Joining the common efforts to tackle the spread of misinformation and fake news, Google will now display fact-checking labels in its search results in order to highlight vetted news and information and inform users whether it is considered to be true or false.
This new feature was first introduced to Google News in the United Kingdom and the United States in October 2016. It will appear as an information box in general search results and news search results globally. The company explained that the small snippets will show information about the claim made by a particular page or website and the results of fact checking on the highlighted claim. The fact checks are performed by trusted publishers and fact-checkers who can mark claims as having been checked.
Google believes that making fact checks more visible in search results can help people easier review and assess these fact checks, and eventually make their own informed opinions. The company also explained that the fact check boxes would not be displayed for every search result, and the list of fact checkers will only include publishers that are “algorithmically determined to be an authoritative source of information”.
This move comes amid heavy worldwide criticism of American tech giants for their inaction over the spread of fake news, especially around the recent US election and the extremist content. For instance, German chancellor Angela Merkel’s cabinet has also backed legislation that could impose fines of up to €50m on social networks if they refuse to delete illegal content and fail to provide users a tool to report misinformation and hate speech.
Facebook also introduced a new feature of third-party fact-checking to flag stories shared as “disputed”. A few days ago, the social media network also introduced a separate tool that designed to educate the public on how to spot fake news – it will be presented to users from 14 countries as a large post at the top of their News Feeds, containing 10 tips for identifying misinformation. Facebook was particularly pressured over this issue after the recent research, which revealed that it was the primary news source for 18-to-24-year-olds. Last summer, Facebook became embroiled in a fake news storm after introducing an algorithm that began promoting fake news.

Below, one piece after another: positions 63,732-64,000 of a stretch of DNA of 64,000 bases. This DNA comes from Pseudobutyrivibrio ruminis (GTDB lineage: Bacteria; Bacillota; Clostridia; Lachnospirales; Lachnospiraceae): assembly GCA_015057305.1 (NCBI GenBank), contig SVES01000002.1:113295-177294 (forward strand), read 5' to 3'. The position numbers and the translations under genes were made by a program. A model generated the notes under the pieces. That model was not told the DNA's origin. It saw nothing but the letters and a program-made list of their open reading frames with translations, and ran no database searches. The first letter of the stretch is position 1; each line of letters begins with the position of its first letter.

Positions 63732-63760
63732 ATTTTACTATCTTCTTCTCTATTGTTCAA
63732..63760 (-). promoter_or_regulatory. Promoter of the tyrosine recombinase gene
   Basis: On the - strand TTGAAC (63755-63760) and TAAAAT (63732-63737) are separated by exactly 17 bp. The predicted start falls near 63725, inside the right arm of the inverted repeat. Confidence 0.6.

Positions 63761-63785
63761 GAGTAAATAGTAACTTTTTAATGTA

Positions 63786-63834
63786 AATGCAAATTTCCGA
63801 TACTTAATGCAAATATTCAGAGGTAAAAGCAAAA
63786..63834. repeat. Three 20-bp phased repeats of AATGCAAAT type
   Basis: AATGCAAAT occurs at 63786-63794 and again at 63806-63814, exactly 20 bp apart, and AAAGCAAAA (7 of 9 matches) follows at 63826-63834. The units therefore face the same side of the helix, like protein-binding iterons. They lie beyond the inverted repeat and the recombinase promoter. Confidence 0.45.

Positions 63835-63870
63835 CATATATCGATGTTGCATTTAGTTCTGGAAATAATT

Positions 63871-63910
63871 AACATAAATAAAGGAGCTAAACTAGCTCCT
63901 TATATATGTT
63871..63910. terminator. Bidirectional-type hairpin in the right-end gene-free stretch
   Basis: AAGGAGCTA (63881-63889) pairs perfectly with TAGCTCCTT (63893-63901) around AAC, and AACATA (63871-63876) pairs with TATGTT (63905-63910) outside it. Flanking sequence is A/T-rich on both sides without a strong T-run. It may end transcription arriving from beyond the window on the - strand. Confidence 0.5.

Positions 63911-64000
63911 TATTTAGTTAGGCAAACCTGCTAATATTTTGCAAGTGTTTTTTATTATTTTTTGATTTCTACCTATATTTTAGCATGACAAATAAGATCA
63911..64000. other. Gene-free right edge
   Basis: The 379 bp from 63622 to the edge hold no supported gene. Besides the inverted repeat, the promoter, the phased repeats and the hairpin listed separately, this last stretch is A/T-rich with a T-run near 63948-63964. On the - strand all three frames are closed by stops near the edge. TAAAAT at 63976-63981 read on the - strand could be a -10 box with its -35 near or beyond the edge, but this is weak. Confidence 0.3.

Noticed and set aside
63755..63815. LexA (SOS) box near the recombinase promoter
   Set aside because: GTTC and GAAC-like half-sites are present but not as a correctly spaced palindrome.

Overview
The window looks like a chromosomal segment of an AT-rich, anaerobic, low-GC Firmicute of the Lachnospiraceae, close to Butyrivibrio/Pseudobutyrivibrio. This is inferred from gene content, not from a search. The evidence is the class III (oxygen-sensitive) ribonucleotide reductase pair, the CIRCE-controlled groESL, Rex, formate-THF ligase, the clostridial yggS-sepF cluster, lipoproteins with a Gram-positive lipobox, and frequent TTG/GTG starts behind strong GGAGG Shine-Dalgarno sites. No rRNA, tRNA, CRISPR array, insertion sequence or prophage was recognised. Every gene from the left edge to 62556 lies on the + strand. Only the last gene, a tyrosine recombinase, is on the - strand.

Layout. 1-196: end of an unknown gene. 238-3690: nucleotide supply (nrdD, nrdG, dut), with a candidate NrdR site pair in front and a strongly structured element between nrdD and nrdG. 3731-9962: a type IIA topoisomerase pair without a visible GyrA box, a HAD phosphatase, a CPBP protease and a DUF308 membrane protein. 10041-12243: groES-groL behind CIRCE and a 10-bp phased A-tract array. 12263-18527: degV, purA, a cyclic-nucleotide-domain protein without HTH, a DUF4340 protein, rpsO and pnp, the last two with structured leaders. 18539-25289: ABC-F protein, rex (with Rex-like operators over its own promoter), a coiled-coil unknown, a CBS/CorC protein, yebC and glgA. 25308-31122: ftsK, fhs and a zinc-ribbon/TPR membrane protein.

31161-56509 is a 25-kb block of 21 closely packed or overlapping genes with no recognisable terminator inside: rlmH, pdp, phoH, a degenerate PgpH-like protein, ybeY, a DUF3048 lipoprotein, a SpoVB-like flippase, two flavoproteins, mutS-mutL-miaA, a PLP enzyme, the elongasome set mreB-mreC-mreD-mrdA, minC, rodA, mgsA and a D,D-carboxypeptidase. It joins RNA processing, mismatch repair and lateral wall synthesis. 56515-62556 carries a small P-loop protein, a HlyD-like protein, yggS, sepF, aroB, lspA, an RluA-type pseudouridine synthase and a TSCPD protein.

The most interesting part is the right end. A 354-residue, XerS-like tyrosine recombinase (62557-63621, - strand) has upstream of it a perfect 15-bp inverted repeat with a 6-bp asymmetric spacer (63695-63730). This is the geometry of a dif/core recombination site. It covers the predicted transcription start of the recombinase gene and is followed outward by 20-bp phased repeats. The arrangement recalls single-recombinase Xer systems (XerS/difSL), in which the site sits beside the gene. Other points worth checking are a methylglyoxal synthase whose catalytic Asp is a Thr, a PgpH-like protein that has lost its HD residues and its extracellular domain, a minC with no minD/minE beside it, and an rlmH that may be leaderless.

Facebook is still trying to address concerns about its role in the spread of false information and now offers users tips for spotting fake news. This move is part of a broader strategy that will also see a growing range of “signals” from user behavior and third-party fact checkers used to remove fake news from Facebook.
Users in 14 countries (the US, Canada, the UK, Germany, France, Italy, Brazil, Mexico, Columbia, Argentina, the Philippines, Indonesia, Taiwan, and Myanmar) can see a large post at the top of their feeds informing them that “it is possible to spot false news” and providing ten tips for identifying misinformation. They include such measures as checking web addresses and not trusting headlines with shocking claims.
This information post will be rolled out over 3 days and users will see it no more than 3 times. Facebook is going to push the message out globally after the initial rollout in 14 countries. The social network defines fake news as articles that set out to deceive, contain objectively provable falsehoods and pretend to be from a “legitimate” source. The fact checkers will only be able to limit the spread of fake stories, which is deliberately narrow to avoid accusations of politically motivated censorship.
It is believed that the majority of fake news on Facebook was created for financial rather than political gain. Experts also think that impact of such misinformation could be mitigated by limiting how often people see it and depriving it of ad revenue. At the same time, Facebook explained that educational measures were also necessary to help people understand which news is fake and to encourage a more critical approach to such information.
The social media giant has long been criticized for failure to remove misinformation, especially during the recent US election, when fabricated stories about Trump and Clinton were read and shared by millions. Moreover, there were concerns over the way Facebook approaches taking down inappropriate and illegal content, including hate speech, while censoring legitimate posts instead. Finally, Zuckerberg’s website has also been accused of a lack of transparency around the way it tackles misinformation and its processes for taking down content.